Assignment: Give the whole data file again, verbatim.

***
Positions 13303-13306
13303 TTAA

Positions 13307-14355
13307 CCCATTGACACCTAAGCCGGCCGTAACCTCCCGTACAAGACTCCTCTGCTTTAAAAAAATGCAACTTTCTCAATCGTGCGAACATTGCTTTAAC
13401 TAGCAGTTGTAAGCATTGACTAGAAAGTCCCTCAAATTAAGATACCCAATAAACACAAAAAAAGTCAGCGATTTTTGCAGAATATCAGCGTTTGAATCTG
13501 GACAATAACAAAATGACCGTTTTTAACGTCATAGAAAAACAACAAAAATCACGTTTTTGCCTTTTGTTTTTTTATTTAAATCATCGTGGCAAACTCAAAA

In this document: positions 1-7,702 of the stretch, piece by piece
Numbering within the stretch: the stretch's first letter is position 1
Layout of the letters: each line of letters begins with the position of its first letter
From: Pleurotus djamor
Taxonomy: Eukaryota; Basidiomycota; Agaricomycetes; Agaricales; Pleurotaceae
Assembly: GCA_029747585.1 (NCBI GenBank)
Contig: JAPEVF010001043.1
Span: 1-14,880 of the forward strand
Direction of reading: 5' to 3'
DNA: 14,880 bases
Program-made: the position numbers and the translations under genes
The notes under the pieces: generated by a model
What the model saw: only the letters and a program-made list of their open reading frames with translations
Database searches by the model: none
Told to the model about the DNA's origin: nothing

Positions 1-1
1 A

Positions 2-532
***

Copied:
Positions 13303-13306
13303 TTAA

Positions 13307-14355
13307 CCCATTGACACCTAAGCCGGCCGTAACCTCCCGTACAAGACTCCTCTGCTTTAAAAAAATGCAACTTTCTCAATCGTGCGAACATTGCTTTAAC
13401 TAGCAGTTGTAAGCATTGACTAGAAAGTCCCTCAAATTAAGATACCCAATAAACACAAAAAAAGTCAGCGATTTTTGCAGAATATCAGCGTTTGAATCTG
13501 GACAATAACAAAATGACCGTTTTTAACGTCATAGAAAAACAACAAAAATCACGTTTTTGCCTTTTGTTTTTTTATTTAAATCATCGTGGCAAACTCAAAA

In this document: positions 1-7,702 of the stretch, piece by piece
Numbering within the stretch: the stretch's first letter is position 1
Layout of the letters: each line of letters begins with the position of its first letter
From: Pleurotus djamor
Taxonomy: Eukaryota; Basidiomycota; Agaricomycetes; Agaricales; Pleurotaceae
Assembly: GCA_029747585.1 (NCBI GenBank)
Contig: JAPEVF010001043.1
Span: 1-14,880 of the forward strand
Direction of reading: 5' to 3'
DNA: 14,880 bases
Program-made: the position numbers and the translations under genes
The notes under the pieces: generated by a model
What the model saw: only the letters and a program-made list of their open reading frames with translations
Database searches by the model: none
Told to the model about the DNA's origin: nothing

Positions 1-1
1 A

Positions 2-532